Apple's brand story has been crafted over time using different mediums including TV ads, product launches, and viral marketing efforts such as songs about Siri. They have competition. But their brand story has created a perception that makes competing so much easier!


How is Brand Perception Measured?



It's pretty simple. What are people saying about you? What do they think about your brand? Is it positive or negative? You can ask for reviews, send surveys, and analyze requested feedback. But the quickest way to know if you have a disconnect between your brand's story and your brand's perception is to look at what people are saying about you on social media channels.


If people are generally talking about your brand with language that reflects your story, your brand's perception is likely accurate. But if people aren't talking about your brand--or worse yet, they're offering negative feedback!--that means something isn't lining up with how you tell your story or who you say you are.


How Do You Create Brand Perception?


First, it's important to make sure that you have a story. Your brand needs some kind of narrative and purpose behind why the company exists, and it should connect with your target audience's values and goals.



While you don't necessarily need an official mission statement (although it's highly recommended), knowing what makes your company unique helps define who you are as a brand. And when people understand who your brand is, they'll be more likely to trust it.


This also applies internally--your employees need to know what sets their work apart from other companies' so they can relay that message on social media or in promotional materials, for example, without coming across like a walking advertisement (which nobody likes).


Once you've got your story down pat, start looking at how others tell their stories. What are your competitors doing to convey their brand's story? Do they have a tagline or slogan that encapsulates who they are as an organization and what sets them apart from the others (e.g., "Always at your service")?


What about other companies in the same industry? Do you notice any themes between how they position themselves on social media, etc.? How does this affect how people perceive them and potentially buy from one versus another?


Your brand story is important, but how you tell it is equally important. In this day and age, a strong social media presence with highly engaging content is imperative.



From Facebook to Instagram and Twitter, you have the opportunity to share what your brand's philosophy looks like in action via photos or videos. These are easy ways for customers who don't know much about your company (yet) to get an inside look at how things work on a day-to-day basis from employees and clients alike.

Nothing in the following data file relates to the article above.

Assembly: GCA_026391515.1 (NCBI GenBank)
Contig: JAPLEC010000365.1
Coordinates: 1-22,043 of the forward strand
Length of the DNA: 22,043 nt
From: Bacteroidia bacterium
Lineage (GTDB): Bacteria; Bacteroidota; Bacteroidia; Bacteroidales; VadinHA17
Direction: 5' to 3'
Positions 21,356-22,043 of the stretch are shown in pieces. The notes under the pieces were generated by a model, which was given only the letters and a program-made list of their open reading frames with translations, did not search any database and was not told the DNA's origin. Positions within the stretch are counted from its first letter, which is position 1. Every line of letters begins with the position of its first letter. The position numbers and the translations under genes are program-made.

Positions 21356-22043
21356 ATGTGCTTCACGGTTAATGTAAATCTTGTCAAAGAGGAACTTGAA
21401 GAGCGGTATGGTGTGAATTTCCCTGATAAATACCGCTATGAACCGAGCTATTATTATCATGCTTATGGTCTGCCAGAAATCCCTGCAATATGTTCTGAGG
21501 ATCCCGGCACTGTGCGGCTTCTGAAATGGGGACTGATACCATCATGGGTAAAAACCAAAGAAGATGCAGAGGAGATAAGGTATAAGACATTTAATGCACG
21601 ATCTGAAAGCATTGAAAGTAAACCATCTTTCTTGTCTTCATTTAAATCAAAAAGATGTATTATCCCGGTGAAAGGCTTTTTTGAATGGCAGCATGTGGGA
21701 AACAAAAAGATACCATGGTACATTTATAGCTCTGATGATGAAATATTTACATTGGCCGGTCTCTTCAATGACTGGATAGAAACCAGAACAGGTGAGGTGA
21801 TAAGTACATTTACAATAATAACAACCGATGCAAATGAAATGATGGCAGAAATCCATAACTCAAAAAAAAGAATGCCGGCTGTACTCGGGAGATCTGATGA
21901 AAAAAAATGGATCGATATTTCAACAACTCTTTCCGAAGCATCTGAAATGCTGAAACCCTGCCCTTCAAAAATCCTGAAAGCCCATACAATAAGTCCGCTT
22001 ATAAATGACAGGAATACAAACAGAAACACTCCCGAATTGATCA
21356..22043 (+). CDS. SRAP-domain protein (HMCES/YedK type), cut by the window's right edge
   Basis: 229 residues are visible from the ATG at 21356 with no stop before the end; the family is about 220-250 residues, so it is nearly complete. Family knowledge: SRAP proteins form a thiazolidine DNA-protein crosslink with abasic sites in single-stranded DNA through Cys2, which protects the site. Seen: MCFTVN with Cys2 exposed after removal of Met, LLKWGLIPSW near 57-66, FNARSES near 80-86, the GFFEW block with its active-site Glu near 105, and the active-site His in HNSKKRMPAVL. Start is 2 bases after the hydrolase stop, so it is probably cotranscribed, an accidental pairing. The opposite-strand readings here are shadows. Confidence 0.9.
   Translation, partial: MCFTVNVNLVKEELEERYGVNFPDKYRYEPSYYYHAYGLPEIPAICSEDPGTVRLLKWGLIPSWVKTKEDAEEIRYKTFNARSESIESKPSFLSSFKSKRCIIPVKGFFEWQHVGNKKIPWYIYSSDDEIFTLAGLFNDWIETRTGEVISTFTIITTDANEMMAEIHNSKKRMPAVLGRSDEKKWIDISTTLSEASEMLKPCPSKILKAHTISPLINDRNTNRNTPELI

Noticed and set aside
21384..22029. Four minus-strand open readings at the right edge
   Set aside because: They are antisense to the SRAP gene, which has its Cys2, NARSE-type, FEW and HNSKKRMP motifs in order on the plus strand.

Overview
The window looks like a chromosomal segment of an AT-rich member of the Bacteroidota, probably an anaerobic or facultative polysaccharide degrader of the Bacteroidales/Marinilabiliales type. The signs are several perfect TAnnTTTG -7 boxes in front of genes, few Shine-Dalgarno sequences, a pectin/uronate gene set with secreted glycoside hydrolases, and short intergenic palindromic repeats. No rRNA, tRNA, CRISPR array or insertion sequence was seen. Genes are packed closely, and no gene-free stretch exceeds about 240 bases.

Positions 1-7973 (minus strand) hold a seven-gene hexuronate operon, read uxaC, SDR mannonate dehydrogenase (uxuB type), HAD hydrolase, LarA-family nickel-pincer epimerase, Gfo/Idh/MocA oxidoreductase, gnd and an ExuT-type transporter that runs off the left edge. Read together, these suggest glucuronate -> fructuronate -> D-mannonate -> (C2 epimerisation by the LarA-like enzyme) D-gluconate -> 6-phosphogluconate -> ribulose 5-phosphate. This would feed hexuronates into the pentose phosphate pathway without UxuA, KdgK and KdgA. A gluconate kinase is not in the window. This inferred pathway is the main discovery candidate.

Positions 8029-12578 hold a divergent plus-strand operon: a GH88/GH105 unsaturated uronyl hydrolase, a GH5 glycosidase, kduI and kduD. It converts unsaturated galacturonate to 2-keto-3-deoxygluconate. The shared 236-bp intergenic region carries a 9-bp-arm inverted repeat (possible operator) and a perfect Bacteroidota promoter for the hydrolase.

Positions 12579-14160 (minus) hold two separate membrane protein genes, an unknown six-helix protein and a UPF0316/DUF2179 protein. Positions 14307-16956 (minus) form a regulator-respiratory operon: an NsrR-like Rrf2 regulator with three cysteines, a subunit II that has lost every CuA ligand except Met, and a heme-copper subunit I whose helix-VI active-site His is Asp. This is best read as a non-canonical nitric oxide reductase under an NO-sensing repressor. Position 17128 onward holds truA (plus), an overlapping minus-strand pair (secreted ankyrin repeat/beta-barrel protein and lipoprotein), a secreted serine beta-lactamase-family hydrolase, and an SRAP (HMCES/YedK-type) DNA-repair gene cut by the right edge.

People will share content that they enjoy with friends/family via email, text message, etc. Brands are watching people share good experiences (e.g., blog posts) and engaging with those same brands online outside of formal advertising campaigns.


For this reason, when people visit your website they should see the same quality and professionalism that you put into social media postings or blog posts. You want to create a cohesive brand, across all mediums of communication online (and offline), so customers get the best representation of who you are as a company!


What is the value of brand perception?



Think of it this way. No one starts out believing they need a four-figure bag. Most people would admit that a bag does not need to cost $1,000 in order for it to function and serve its purpose. A $20 bag will do just fine. But the Louis Vuitton brand story begs to differ. Someone, somewhere, just bought a $1,000 bag. In the end, the story LV tells about its brand bends the reality of the customer into perceiving that a $1,000 bag is, in fact, necessary.


So how valuable is a brand? It might just be the most valuable asset your company has.


Every company, in one way or another, has a story. That story is the brand perception your customers and potential customers have of you as an organization. It’s important to do what you can to ensure that the message about your business is clear and consistent with how it actually operates - otherwise any marketing efforts will be for naught because no one trusts the messages they see from your company.


Do you have your story but need help communicating it? We specialize in the visual identity of companies. Contact us to find out how we can help!